Wavetable synthesizers draw on early sampling, leveraging a segment of digital audio for each setting that is sped up or slowed down to shift the pitch to address every note on the keyboard. Envelopes, filters, basic looping provide attack and release characteristics to keep the notes from sounding flat. The PPG Wave series, PRK FD, EVU, HDU and Commander, Waldorf Pulse, Wave, and Microwave XT are examples of this type of synthesis and featured in the Synths Anthology. These are more modern sounding synths, with a bit less quirky charm but much more control available in crafting unique sounds.
Vector synthesizers leverage multiple waveforms (usually controlled by a joystick) that can be blended via an XY plane for infinite mixing possibilities of up to four waves simultaneously. A famous example of this synthesizer type included in Synths Anthology is Sequential Circuits’ Prophet VS. With 128 different waveforms available, the virtual instrument allows them to be mixed and matched to create entirely new sounds that are then run through a series of analog filters.
Additive synthesizers such as the Technos Acxel, Kawai K5000, and PPG Waveterm build on analog synthesizing by summing multiple waveforms to create a richer, more complex single waveform. True to theory, these virtual instruments demonstrate considerably more harmonics and lend themselves particularly well to increased gain.
PCM (Pulse Code Modulation) synthesizers, such as the Roland JD800 and JD990 and Korg M series, build on wavetable synthesizing by creating multiple layers of a digital sample to create more authentic and fuller sounding tones, something only possible as memory became cheaper and more available for instruments. Of all the synthesizer types featured in the Synths Anthology, these are the most modern sounding, entirely eschewing the limitations of analog oscillation in favor of multi-layered samples.
Analog Modelling synthesizers such as the Waldorf Q, Micro Q and Access Virus take the opposite approach of PCM synths and use their digital samples to try to recreate the flaws and quirks of vintage analog synths. Although the place of these instruments in this collection at first seems odd (it’s essentially a much higher quality sample of an intrinsically inferior original sample), the tones themselves are now iconic and stand almost as their own unique contribution to keys.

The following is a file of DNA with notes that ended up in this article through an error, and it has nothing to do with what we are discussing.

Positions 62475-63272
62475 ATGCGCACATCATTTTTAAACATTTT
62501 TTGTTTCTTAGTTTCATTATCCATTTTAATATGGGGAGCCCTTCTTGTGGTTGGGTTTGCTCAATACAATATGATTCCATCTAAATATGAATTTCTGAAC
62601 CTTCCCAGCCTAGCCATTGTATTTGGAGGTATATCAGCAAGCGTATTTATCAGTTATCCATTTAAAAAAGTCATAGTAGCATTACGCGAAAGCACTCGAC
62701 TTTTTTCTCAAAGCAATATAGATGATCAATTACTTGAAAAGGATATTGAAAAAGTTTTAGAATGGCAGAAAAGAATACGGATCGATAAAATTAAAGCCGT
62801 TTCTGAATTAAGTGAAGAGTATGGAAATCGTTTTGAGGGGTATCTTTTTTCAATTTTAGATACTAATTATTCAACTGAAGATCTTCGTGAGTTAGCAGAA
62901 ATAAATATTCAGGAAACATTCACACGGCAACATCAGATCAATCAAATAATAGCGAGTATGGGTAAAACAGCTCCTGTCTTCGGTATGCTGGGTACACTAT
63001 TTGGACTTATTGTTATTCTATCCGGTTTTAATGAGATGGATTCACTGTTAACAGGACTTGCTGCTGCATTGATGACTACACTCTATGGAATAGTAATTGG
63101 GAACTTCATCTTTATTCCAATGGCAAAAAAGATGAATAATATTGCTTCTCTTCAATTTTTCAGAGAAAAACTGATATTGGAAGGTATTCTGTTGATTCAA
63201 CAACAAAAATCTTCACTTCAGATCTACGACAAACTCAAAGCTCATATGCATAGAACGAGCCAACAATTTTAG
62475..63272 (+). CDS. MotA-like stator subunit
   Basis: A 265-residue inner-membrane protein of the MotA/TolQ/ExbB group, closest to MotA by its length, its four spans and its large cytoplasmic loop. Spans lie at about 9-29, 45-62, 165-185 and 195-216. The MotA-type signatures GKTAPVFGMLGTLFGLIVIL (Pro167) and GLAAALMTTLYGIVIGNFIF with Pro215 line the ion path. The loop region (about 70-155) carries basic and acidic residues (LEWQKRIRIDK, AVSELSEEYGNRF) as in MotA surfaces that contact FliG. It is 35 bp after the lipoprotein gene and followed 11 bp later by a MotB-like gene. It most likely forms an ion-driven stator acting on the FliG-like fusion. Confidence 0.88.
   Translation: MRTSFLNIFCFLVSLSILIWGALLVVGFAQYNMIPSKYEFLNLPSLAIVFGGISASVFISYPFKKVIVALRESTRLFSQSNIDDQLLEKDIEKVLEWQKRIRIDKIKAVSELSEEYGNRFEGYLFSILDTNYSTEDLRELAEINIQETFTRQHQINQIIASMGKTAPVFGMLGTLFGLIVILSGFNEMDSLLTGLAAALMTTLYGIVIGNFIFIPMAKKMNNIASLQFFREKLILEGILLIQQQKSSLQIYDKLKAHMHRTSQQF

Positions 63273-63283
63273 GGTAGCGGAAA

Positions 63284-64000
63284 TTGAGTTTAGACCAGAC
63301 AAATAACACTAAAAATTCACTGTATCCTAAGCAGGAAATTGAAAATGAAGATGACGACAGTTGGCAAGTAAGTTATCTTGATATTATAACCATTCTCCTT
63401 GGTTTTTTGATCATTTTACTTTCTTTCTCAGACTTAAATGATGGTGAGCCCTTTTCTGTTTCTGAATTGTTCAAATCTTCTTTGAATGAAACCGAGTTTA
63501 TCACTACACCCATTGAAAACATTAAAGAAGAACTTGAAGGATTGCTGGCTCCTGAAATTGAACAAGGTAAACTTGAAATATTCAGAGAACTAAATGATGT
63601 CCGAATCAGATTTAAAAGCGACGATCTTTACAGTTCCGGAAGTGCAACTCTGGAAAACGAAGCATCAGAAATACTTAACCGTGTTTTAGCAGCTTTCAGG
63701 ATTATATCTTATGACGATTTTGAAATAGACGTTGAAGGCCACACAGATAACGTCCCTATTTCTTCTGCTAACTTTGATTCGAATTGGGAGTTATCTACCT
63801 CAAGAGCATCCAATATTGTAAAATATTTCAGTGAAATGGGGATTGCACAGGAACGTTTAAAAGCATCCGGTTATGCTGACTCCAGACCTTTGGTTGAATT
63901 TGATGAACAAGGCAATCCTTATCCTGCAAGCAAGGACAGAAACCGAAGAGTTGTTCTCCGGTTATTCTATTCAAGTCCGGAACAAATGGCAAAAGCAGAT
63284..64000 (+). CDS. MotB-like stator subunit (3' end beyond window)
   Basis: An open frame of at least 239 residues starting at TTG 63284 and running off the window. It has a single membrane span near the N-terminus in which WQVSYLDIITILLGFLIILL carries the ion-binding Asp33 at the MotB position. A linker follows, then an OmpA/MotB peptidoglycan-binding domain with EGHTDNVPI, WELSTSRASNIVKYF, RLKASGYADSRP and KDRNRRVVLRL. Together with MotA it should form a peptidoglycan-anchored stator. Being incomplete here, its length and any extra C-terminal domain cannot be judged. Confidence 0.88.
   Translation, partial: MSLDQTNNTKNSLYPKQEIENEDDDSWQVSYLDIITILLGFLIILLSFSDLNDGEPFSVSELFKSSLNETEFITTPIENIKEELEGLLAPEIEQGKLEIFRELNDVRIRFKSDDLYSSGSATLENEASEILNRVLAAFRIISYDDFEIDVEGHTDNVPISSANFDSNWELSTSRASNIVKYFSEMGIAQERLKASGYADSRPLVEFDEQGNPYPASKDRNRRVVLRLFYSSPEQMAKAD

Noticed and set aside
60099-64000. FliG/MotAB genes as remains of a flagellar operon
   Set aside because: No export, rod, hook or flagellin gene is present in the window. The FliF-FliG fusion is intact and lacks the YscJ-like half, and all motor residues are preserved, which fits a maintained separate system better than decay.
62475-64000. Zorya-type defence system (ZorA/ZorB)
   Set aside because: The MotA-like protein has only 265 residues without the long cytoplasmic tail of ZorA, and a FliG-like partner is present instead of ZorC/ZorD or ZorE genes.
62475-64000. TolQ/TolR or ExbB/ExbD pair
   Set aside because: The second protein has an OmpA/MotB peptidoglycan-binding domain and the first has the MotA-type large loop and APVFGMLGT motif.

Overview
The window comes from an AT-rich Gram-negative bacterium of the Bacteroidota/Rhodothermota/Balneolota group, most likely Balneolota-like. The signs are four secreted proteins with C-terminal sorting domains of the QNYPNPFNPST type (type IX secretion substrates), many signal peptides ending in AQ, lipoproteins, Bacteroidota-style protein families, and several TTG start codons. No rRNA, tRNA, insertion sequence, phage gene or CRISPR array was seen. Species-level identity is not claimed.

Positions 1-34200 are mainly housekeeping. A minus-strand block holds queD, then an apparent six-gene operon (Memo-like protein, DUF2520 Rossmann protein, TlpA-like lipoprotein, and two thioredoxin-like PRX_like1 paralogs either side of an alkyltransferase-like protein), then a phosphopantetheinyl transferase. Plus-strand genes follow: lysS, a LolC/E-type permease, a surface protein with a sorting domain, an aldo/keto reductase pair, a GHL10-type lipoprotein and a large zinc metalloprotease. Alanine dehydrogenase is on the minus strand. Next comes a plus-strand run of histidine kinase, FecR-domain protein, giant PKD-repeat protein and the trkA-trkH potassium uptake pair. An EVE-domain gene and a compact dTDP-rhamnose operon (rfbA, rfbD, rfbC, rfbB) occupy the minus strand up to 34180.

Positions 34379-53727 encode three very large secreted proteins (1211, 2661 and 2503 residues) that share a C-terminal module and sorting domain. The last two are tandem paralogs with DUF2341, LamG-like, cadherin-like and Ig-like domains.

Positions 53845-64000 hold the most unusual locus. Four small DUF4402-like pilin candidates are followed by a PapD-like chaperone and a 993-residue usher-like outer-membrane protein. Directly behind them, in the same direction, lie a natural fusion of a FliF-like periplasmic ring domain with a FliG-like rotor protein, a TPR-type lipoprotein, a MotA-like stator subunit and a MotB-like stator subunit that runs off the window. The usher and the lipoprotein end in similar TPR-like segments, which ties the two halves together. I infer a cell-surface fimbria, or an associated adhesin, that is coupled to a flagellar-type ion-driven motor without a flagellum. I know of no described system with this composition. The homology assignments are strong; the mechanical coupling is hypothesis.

Requires an iLok account/key and only plays through UVI and MOTU workstations.
The breadth of authentic, rich instruments available in UVI Synths Anthology guarantees years of discovery for those looking for a deep-dive synthesizer experience, and their dead-on presets for each virtual synth are so musical and warm many casual players will never need to venture beyond what’s already built. Every one of these virtual synths could take up an entire review; the fact is that if you’re familiar with the instruments they are sampled from you know exactly what you’re getting. Everything associated with these classic synthesizers is present, from accurately sampled preamp and compressor responses to the rich harmonic grind of deep filters. In short, these instruments don’t sound “close” to the original, they are exactly like the original, only made better through expanded capabilities only offered in the digital world.